Madagascar leader to disband govt, form new one

Madagascar’s leader has vowed to disband his internationally rejected government and form an interim body with an ousted opposition leader following an ultimatum from the army to solve a festering crisis.

Analysts say there has been growing unease in some quarters of the government and military, and increased international pressure on Andry Rajoelina to solve the crisis, which has unnerved investors in the island’s oil and mineral resources.

Rajoelina said that he was willing to meet with former president Marc Ravalomanana—whom the former disc jockey ousted from power with the army’s help—but any deal would not be based on a previous pact brokered in Ethiopia and Mozambique.

“We are going to organise [elections] within three months, or three-and-a-half months at the latest. There is no question of coming back to the Maputo and Addis Ababa accords, but to find out what can be the minimum acceptable to everyone,” Rajoelina said on state television late on Wednesday.

“The current government will be dissolved and a new one will be formed ... The Government of National Union will be put in place after a meeting [between Rajoelina and Ravalomanana], which is expected to take place in South Africa.”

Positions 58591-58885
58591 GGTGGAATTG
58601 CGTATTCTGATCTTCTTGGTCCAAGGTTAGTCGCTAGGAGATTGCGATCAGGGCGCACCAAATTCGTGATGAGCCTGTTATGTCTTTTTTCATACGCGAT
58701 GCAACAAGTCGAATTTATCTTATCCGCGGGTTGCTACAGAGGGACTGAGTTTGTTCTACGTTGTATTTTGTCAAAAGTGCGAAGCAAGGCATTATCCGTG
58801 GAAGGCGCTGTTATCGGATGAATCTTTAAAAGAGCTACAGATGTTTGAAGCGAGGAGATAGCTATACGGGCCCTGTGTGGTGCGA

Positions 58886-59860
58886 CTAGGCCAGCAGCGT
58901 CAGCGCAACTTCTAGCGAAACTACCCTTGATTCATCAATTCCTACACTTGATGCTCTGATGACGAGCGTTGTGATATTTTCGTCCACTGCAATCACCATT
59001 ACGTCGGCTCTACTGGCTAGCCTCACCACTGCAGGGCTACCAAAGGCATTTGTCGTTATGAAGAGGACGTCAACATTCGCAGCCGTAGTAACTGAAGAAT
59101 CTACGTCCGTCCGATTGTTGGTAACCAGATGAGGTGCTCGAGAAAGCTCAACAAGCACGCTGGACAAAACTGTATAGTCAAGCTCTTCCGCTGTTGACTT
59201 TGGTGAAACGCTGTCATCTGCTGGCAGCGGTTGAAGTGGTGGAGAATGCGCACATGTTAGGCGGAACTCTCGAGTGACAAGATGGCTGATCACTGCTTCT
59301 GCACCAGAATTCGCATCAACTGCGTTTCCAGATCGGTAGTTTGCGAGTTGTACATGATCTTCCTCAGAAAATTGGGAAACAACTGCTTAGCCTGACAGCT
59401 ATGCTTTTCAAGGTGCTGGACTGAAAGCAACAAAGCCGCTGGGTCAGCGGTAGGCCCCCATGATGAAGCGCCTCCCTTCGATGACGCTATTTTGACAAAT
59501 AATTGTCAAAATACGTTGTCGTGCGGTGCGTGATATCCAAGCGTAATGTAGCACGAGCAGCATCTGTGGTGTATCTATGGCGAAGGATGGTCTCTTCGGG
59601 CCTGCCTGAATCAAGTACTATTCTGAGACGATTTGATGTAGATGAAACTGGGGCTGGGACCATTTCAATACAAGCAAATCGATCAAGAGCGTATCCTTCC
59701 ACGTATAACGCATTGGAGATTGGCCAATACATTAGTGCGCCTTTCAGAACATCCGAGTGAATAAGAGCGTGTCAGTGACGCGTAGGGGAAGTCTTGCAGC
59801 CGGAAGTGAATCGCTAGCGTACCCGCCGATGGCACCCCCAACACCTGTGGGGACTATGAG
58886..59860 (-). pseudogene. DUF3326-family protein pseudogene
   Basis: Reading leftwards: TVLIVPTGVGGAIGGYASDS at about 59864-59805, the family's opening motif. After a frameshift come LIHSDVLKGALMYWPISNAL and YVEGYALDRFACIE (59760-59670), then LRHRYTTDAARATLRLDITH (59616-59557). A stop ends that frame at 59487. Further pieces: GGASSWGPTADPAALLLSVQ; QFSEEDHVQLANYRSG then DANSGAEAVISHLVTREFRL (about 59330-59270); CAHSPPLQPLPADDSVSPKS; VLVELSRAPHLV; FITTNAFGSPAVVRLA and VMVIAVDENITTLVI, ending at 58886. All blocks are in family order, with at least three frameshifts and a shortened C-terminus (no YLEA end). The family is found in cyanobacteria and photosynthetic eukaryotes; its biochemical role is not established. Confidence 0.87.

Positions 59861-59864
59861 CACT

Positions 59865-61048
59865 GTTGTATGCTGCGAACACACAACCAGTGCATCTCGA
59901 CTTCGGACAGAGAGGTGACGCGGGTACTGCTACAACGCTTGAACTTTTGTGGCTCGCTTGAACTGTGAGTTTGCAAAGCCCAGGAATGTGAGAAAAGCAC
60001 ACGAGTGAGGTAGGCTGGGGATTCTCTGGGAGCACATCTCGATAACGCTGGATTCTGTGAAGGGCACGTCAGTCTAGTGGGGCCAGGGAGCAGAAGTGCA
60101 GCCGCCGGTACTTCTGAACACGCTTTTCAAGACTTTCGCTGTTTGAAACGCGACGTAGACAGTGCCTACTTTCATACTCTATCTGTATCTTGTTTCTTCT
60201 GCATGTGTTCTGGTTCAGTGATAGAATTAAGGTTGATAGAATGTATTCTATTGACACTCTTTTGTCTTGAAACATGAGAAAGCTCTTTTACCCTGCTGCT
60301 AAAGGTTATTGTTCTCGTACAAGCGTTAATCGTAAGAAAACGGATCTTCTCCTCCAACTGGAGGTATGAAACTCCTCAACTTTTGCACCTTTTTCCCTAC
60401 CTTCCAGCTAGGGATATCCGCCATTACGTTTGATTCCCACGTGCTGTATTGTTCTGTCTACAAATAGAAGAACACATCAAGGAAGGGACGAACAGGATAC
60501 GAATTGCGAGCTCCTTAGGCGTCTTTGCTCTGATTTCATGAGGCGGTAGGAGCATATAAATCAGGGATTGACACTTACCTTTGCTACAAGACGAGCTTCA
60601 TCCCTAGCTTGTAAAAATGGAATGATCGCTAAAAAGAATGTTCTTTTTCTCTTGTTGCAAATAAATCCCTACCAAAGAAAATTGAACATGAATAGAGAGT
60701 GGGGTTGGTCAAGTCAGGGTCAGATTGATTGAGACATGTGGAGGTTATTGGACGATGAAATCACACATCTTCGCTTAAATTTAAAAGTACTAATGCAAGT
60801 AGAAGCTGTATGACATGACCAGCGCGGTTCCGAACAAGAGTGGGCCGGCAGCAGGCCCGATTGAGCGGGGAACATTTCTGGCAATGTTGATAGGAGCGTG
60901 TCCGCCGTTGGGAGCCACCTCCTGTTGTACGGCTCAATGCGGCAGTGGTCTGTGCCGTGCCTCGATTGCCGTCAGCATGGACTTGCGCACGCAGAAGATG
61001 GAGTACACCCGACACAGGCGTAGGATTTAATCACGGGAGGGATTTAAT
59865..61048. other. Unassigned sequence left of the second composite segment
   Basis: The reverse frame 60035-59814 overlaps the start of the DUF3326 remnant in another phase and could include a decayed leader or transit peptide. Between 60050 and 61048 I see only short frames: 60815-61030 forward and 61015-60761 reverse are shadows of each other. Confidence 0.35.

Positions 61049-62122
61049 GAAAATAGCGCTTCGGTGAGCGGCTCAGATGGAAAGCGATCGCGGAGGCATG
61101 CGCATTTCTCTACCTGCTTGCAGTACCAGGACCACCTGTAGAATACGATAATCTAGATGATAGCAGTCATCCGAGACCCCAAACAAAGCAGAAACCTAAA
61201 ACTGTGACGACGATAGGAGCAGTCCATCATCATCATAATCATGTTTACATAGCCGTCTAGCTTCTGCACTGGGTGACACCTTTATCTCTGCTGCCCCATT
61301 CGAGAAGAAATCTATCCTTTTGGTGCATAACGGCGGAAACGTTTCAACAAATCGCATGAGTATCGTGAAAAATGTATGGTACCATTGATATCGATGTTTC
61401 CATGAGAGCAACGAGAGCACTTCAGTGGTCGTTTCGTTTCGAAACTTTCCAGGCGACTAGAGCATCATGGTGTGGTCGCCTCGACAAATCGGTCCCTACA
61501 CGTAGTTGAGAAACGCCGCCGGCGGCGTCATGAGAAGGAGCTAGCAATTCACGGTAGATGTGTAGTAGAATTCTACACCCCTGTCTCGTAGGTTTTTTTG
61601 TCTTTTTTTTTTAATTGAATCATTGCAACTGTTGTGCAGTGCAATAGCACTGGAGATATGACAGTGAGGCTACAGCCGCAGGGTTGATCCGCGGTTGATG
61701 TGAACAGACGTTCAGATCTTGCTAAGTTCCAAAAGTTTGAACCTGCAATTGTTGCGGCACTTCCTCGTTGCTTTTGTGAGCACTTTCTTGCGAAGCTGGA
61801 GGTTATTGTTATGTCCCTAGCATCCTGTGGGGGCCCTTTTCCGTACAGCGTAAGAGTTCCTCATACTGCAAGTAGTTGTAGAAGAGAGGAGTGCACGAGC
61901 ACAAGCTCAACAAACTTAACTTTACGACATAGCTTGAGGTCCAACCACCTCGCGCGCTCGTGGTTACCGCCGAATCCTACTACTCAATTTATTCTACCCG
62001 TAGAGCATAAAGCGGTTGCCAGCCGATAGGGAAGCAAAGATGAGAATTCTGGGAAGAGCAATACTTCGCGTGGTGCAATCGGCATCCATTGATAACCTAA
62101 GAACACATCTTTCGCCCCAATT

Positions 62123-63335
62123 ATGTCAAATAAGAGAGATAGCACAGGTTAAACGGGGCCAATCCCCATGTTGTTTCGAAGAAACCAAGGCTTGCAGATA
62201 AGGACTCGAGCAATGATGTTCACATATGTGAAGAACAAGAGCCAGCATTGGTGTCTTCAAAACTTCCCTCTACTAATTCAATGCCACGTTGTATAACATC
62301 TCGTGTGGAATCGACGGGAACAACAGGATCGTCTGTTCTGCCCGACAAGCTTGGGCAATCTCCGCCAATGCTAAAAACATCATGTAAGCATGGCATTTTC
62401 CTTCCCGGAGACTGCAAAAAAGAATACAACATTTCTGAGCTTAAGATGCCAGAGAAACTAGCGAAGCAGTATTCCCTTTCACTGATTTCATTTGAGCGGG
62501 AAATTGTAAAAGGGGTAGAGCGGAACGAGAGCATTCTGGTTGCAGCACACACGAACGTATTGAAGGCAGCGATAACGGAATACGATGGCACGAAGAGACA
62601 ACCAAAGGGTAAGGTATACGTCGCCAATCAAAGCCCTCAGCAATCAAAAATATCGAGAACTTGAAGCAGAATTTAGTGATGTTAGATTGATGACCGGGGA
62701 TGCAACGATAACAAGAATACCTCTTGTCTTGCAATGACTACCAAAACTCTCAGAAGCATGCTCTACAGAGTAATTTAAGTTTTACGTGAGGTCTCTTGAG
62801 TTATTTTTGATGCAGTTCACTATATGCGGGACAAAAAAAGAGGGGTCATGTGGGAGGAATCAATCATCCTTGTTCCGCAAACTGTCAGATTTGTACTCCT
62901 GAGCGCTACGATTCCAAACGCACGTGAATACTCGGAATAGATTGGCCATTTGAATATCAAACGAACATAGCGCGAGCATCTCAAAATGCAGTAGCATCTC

Rajoelina has repeatedly set election deadlines and missed.

A year of leadership squabbles
The crisis—which began last March after weeks of violent protests, triggering a year of leadership squabbles on the world’s fourth-largest island—has paralysed economic growth, slashed public spending and pushed up urban unemployment.

A power-sharing deal between Rajoelina, Ravalomanana and two other former presidents was signed last year, but persistent wrangling over who should get the top posts meant the accord was never implemented.

“This meeting is the last chance,” Rajoelina said.

But exiled former leader Ravalomanana told his supporters from South Africa that the only way forward was to implement the deals reached in Addis Ababa and Maputo.

“Do not think of any meeting if it is not about implementing the Maputo and Addis Ababa accords. These are criticised even though they have not been put in place.”

Army chief General Andre Ndriarijoana—who backed Rajoelina in taking power last year—and other army bosses have given Rajoelina until the end of April to offer an acceptable way out of the political crisis.

The army did not say what action it would take if Rajoelina failed, but a military takeover cannot be ruled out.

But military arm-twisting will only succeed if the opposition leaders, including Ravalomanana, play their part.—Reuters



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